Today: May 28, 2024

Film Birthdays This Year

We all love a good party, and this year marks the coming of age of some of the darlings of the film industry. So put on a paper hat, break out the cake and light those candles as Paula Hammond raises a glass of bubbly to ten films celebrating their birthdays this year…

10th Birthday – Shaun Of The Dead
Everyone’s favourite buddy-zombie-romcom movie Shaun Of The Dead turned ten on 9th April this year. Since then, Simon Pegg’s career has gone stratospheric with roles in the rebooted Star Trek and the Mission Impossible franchise. His Three Flavours Cornetto trilogy of films (Shaun, Hot Fuzz and The World’s End) may now be complete but this is certainly not the last we’ll be hearing from the Brockworth boy made good.

20th Birthday: Pulp Fiction
These days Director Quentin Tarantino – 51 this year – is now very much like the grand old man of Independent Cinema. But back in 1994, he was still a bright young thing riding the crest of success which had come with Reservoir Dogs (1992). Pulp Fiction, though, was arguably the film that confirmed his status as the king of DJ-mix movie making.

25th Birthday: Bill & Ted’s Excellent Adventures
Before Keanu was cool he was … well kind of adorable and it was this 1989 science fiction comedy that really kick started his career. Alex Winters (Lost Boys) and Reeves star as the eponymous Bill and Ted on a voyage through time and space in a beat up call-box, in an attempt to save the world – and pass their history exam.

30th Birthday: The Terminator
This week Paramount Pictures and Skydance Productions announced that Doctor Who star Matt Smith will be joining the cast of the 2015 Terminator reboot, alongside Arnold Schwarzenegger. However it’s worth going back to the James Cameron original to see just why this fairly low-budget movie became such a huge hit – spawning three sequels (T2: Judgment Day, T3: Rise of the Machines and Terminator Salvation) and a TV series.

30th Birthday: The Goonies
The ‘80s were a veritable golden age of family friendly movies such as Back To The Future (1985), ET (1982) and Star Wars: The Empire Strikes Back (1980). The Goonies, with its Steven Spielberg mix of sentiment and adventure was one of the decade’s big hits and was only beaten in the US box office that year by Rambo: First Blood. This is one cult classic that fully deserves the tagline “they just don’t make them like this any more”.

40th Birthday: Blazing Saddles
Behind Director/Writer Mel Brooks’ trademark humour the 1974 comedy Western, Blazing Saddles is out to make a serious point about Hollywood myth making machine and the inherent racism in America’s ‘Wild West’. Although now infamous for its repeated use of the n-word, Richard Pryer co-wrote the script and approved of its satirical use. The result is a surprisingly subversive movie masquerading as a silly one.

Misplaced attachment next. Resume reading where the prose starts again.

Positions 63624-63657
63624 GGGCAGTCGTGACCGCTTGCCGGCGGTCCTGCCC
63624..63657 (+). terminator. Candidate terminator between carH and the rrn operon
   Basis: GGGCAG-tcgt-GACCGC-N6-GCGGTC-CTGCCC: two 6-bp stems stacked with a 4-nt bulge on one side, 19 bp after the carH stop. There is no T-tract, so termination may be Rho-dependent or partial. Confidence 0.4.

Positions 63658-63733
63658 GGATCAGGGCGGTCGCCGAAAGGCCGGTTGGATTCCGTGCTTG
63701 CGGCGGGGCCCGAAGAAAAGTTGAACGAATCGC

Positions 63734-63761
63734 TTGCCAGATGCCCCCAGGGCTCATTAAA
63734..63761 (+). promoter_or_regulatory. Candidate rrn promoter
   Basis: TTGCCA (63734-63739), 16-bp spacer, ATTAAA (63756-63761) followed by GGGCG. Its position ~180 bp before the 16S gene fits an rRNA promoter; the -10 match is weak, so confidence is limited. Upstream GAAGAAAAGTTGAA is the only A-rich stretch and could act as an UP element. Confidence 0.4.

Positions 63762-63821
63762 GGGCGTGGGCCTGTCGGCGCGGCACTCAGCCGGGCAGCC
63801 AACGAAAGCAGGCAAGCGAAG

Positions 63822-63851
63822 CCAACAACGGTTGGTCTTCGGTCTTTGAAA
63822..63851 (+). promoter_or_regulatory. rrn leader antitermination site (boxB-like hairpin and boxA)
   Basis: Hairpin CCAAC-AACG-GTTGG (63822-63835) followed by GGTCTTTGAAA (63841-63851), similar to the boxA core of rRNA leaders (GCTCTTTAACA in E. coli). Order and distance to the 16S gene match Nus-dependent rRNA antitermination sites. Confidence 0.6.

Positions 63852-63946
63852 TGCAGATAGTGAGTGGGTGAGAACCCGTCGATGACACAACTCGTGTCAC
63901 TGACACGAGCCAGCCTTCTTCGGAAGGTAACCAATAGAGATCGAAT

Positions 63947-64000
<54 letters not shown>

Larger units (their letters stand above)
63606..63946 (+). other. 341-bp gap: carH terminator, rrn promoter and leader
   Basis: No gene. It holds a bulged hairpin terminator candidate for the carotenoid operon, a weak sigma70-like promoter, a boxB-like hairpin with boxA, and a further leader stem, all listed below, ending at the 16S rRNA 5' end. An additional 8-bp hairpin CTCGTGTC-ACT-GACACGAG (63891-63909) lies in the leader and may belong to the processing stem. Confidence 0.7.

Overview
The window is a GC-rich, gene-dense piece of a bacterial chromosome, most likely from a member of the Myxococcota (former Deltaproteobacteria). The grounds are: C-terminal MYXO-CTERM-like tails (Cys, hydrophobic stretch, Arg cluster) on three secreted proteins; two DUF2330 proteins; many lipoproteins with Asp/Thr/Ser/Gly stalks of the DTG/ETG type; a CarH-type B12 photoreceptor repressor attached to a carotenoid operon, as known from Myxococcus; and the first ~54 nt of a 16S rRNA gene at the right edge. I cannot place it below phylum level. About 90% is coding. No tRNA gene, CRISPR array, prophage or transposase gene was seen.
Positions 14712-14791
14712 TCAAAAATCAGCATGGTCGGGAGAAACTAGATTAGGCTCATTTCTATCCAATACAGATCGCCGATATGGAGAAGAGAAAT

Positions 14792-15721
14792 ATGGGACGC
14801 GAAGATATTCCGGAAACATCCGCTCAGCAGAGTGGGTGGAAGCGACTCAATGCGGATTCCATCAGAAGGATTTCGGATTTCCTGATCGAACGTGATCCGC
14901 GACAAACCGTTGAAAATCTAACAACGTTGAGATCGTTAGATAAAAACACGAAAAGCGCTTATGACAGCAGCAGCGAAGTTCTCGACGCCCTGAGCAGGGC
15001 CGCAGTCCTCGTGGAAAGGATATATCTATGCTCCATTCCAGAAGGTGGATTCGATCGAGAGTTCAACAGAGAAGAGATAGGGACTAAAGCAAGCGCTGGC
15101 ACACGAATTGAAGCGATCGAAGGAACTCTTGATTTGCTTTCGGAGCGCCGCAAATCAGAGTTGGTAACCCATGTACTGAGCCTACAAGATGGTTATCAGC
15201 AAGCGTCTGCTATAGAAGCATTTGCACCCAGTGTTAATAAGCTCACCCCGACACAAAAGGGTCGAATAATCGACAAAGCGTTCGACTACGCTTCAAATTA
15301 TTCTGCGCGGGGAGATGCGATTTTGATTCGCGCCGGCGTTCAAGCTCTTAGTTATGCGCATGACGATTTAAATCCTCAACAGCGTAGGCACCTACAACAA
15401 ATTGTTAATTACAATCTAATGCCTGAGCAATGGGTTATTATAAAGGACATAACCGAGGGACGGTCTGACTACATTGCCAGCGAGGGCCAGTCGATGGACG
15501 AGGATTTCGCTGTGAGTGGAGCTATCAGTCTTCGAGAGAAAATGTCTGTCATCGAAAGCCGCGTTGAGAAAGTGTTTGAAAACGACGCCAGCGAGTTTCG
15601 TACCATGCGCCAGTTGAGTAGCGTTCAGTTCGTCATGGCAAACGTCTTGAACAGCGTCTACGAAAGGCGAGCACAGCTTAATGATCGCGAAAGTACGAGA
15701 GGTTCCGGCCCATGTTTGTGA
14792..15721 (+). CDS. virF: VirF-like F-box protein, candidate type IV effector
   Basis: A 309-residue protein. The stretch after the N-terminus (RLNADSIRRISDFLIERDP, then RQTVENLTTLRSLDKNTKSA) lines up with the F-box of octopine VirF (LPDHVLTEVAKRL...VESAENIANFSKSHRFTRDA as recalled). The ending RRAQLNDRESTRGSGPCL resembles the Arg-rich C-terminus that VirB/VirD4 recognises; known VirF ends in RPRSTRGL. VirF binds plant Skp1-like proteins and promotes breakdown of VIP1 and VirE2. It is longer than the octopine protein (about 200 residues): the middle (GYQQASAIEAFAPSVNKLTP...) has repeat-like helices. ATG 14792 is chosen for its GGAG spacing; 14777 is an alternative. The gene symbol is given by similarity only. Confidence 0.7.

50th Birthday: Goldfinger
Although this was the third film in the James Bond franchise, many fans still consider it to be the best of the whole franchise. It was Goldfinger that also set the template for other Bonds to follow – introducing many famous gadgets, the briefing by Q before the action starts, and the opening pre-credit sequence. It was also the first Bond to win an Academy Award for Best Sound Effects.

60th Birthday: An Inspector Calls
Based on the classic stage play by JB Priestly, An Inspector Calls is a compelling and thought provoking film, with a beautifully understated performance by Alastair Sim as the enigmatic Inspector Poole who delivers every line with ominous double-meaning. Social drama or supernatural mystery? You decide.

60th Birthday: Hobson’s Choice
Based on the play by Harold Brighouse, David Lean’s sly, quirky British comedy is all about human follies and vanities. In it, wily Brenda de Banzie attempts to escape the clutches of her tyrannical father (Charles Laughton) by making his under-appreciated employee, Will Mossop (John Mills) her husband. As ever Laughton steals every scene as the bullying paterfamilias brought to heel by his determined daughter.

60th Birthday: The Belles of St Trinian’s
Amazingly the anarchic school girls of St Trinian’s were dreamt up by Cambridge-born cartoonist Ronald Searle while he was in a Japanese Prisoner of War camp. Despite such an inauspicious start, his St Trinian’s strip was a huge success and was ultimately made into five films, with Alastair Sim playing both Headmistress Millicent Fritton and twin brother Clarence Fritton. This is a sublimely British comedy which could teach today’s schoolgirls quite a bit about empowerment and equality.

Available from STUDIOCANAL:

Bill & Ted’s Excellent Adventure superb special anniversary Blu-ray with new steelbook art packaging and fantastic extras is available now.

The Belles of St Trinian’s fully-restored DVD & blu-ray is available now.

Hobson’s Choice 60th Anniversary Edition is available on blu-ray and DVD from 5th May.

An Inspector Calls is released, fully restored on DVD and blu-ray on 12th May.

Paula Hammond - Features Editor

Paula Hammond is a full-time, freelance journalist. She regularly writes for more magazines than is healthy and has over 25 books to her credit. When not frantically scribbling, she can be found indulging her passions for film, theatre, cult TV, sci-fi and real ale. If you should spot her in the pub, after five rounds rapid, she’ll be the one in the corner mumbling Ghostbusters quotes and waiting for the transporter to lock on to her signal… Email: writerpaula@icloud.com

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